The findings from the logistic regression models indicating high odds for having health services needs met in problem areas related to falls, fatigue, emotion, memory, speaking, and reading when the person had been involved in decisions about care and treatment, might indicate that patients’ involvement could be an important contributing factor for a favourable outcome after stroke. In the present study, it is not known whether strategies for involving patients in, for example, shared decision-making or common goal setting, were applied . Shared decision-making has been described as a core ingredient in patient-centred care and a reconciliation between respect for a patient’s autonomy and the power of healthcare professionals . Goal setting is also used to support patients’ autonomy and to improve patient motivation, adherence and improve satisfaction with rehabilitation . In line with this, stroke survivors’ involvement in different aspects of decision-making such as goal setting and translation of goals into therapy plans has previously been reported as empowering and highly appreciated whereas authoritarian attitudes and decision-making processes had a negative influence [33–35]. However, people with stroke are not taking part in decisions about their care to the extent expected [22, 36–38] and the extent to which patients are involved in decision-making is in the hands of professionals as they lead the goal setting processes [39–42]. Nevertheless, an increased involvement by the person with stroke in decision-making and goal setting was achieved after training therapists in engaging patients in shared decision-making . Such training might be needed to achieve a more shared goal setting process. Despite the lack of knowledge about specific methods used in the present study, it seems possible to involve patients in decisions about their care and rehabilitation in ordinary clinical practice which might influence to what extent health service needs are perceived to be met.
No associations were found between involvement in decisions on care and treatment and having health services needs met in problem areas related to mobility, incontinence, pain, concentration, and sight. A systematic review of qualitative studies  stressed that physical activity in particular is valued by stroke survivors. Walking and mobility in particular were seen as important forms of physical rehabilitation . Walking and mobility have also been shown to be predictors of returning to pre-stroke levels of participation [44, 45]. Though the majority of the participants in the current study had suffered a mild stroke, they might not have resumed full physical recovery. Consequently, they might have experienced lack of independence and control over their daily lives regardless of whether they had been involved in the decisions on their care and treatment. The results on incontinence and sight problems might indicate that these functions had not been assessed and identified as problem areas, or might have been present already pre-stroke, and therefore not emphasised in the stroke rehabilitation. Conversely, having health services needs met regarding reading problems, an activity that might be related to sight, was associated with involvement in decisions on care and treatment. A believable explanation for these results could be that reading problems might be more easily detected and communicated by the person with stroke. The lack of association between involvement in decisions regarding care and treatment and having health services needs met concerning pain may be explained by the fact that pain after stroke can be difficult to treat satisfactorily and has a significant negative effect on health-related quality of life .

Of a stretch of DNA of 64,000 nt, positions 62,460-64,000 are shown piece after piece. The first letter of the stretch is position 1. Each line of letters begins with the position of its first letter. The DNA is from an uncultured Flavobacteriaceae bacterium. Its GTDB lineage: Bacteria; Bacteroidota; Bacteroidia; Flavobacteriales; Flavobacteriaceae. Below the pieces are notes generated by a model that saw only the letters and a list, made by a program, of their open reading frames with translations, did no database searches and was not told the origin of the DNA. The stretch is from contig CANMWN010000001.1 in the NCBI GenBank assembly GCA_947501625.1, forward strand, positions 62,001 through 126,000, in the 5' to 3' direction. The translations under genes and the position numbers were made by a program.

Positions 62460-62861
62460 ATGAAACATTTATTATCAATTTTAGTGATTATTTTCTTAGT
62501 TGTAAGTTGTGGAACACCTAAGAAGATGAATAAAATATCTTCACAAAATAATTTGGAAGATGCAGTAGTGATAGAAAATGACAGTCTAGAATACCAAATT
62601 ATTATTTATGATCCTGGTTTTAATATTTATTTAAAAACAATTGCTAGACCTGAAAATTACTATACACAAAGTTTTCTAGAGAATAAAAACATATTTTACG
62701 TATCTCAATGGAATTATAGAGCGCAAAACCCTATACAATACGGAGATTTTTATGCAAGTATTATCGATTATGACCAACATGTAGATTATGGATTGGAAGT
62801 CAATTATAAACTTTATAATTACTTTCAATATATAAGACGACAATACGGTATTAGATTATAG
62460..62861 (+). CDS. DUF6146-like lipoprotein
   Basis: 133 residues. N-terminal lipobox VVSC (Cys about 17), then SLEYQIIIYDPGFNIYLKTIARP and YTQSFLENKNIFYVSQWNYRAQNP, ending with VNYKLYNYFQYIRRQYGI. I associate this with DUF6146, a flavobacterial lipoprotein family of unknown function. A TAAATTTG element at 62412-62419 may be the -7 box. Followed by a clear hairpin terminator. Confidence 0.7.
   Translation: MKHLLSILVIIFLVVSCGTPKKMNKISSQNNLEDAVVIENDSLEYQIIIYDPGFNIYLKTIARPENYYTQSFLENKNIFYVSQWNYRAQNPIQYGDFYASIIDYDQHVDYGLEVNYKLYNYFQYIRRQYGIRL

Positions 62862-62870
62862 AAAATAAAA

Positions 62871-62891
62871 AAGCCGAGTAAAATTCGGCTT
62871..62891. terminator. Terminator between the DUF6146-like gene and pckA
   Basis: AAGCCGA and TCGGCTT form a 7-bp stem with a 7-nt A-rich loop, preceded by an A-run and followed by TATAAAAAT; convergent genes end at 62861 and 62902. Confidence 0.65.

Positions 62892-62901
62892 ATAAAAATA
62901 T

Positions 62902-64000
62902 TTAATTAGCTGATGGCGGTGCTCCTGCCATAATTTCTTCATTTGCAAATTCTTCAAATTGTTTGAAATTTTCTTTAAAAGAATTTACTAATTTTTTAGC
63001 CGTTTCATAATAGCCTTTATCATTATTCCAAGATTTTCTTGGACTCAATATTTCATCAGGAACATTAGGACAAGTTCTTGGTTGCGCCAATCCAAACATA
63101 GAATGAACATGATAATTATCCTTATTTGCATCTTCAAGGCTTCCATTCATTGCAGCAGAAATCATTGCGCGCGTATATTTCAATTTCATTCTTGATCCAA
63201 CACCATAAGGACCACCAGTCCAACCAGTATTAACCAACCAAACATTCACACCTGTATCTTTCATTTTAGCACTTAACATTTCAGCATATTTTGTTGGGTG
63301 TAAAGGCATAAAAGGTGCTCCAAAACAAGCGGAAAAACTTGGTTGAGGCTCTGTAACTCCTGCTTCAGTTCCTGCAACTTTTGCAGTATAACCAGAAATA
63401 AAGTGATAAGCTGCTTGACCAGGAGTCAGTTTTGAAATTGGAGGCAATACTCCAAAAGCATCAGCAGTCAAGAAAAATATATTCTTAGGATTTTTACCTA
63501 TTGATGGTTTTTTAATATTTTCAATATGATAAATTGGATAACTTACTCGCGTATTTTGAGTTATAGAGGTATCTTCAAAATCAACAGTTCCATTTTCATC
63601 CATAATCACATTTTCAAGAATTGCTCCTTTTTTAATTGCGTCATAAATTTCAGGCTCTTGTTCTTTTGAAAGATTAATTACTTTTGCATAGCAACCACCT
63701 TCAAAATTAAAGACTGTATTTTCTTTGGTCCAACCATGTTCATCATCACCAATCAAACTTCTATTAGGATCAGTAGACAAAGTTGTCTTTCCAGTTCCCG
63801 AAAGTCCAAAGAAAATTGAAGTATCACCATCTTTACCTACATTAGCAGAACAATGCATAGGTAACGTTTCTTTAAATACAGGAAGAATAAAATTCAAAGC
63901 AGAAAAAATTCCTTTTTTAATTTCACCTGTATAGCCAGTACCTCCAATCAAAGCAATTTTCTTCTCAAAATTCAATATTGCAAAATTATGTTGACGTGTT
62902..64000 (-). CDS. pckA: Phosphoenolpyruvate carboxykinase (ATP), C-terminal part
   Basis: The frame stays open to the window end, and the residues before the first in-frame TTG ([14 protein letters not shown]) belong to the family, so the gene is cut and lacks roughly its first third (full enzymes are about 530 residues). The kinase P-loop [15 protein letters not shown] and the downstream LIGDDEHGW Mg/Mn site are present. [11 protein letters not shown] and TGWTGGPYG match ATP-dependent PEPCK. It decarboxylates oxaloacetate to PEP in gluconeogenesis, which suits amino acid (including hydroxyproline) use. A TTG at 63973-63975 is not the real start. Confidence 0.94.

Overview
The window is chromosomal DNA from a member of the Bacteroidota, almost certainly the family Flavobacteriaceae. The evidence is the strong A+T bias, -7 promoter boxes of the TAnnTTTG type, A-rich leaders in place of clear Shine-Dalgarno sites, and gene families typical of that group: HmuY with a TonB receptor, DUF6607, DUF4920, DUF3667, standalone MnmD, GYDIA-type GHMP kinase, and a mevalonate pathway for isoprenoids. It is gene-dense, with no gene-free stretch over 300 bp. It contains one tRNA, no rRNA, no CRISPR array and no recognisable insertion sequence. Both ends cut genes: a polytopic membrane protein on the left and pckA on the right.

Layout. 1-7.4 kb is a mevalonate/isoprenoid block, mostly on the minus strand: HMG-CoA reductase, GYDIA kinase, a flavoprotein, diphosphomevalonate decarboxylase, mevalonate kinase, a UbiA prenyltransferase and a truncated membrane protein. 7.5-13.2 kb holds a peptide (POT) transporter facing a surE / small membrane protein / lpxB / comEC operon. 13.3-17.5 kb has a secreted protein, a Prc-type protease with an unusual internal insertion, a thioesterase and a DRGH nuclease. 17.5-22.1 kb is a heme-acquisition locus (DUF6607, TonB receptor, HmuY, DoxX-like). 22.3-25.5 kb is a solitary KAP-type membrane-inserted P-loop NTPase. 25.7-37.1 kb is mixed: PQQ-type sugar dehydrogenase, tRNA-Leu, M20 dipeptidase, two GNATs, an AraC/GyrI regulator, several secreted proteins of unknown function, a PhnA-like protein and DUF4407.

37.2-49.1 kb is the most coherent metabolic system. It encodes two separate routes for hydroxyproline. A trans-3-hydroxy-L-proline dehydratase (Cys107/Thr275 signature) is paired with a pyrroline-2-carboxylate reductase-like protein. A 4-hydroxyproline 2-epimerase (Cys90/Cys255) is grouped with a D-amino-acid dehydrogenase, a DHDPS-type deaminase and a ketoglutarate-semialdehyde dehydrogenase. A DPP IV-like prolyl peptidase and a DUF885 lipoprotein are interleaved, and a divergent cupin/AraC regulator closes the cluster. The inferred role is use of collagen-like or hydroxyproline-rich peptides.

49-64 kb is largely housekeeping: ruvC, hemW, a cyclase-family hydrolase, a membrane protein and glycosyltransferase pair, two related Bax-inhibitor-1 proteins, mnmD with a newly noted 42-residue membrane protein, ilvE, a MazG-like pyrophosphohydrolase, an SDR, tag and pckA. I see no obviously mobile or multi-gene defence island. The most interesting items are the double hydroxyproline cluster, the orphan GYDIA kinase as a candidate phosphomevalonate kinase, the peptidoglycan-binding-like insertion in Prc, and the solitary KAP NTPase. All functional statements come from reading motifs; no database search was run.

A strength of the present study is the self-reported data, which gives a voice to those who are concerned. However, the results should be interpreted with caution bearing in mind that the return rate was 48% and that a larger proportion of those not returning the questionnaires had a moderate-severe stroke. As several studies have reported that people with severe impairments or disability after stroke to a larger extent report unmet needs for e.g. mobility and self-care [8,47], adaptations, physiotherapy, social life [8,9,47,48], therapy [10,11,47,48] and assistance with instrumental ADL , a higher return rate from people with moderate/severe stroke in the present study might have affected the findings. Contrary to these studies, severity of stroke or the impact of stroke was in the present study only associated with having health services needs met in two of the problem areas, falls and concentration. In the present study, people with aphasia might also be under-represented, as they may have found it difficult to participate in a survey based on questionnaires. Other limitations are the cross-sectional design as no firm conclusions about the direction of the association can be drawn, the limited sample size and the spread in time points to data collection. Future studies would benefit from a larger and more representative sample.
In conclusion, we found an association between stroke survivors’ self-reported involvement in decisions on care and treatment and having health services needs met for problems related to falls, fatigue, emotion, memory, speaking, and reading. As many countries have adapted policies and regulations about patient-centred care, in which involvement in decision about care and rehabilitation is a core ingredient, the issue is highly relevant but more studies are needed to further explore the association between involvement in decision making and experiences of having health services needs met.
We would like to thank The UK Stroke Association for providing the Stroke Survivor Needs Survey Questionnaire. Moreover, we thank Danish Regions and the Danish Health Cartel for funding the study.
Conceived and designed the experiments: HKK MT LvK CY. Performed the experiments: HKK MT LvK CY. Analyzed the data: HKK MT LvK CY. Contributed reagents/materials/analysis tools: HKK MT LvK CY. Wrote the paper: HKK MT LvK CY.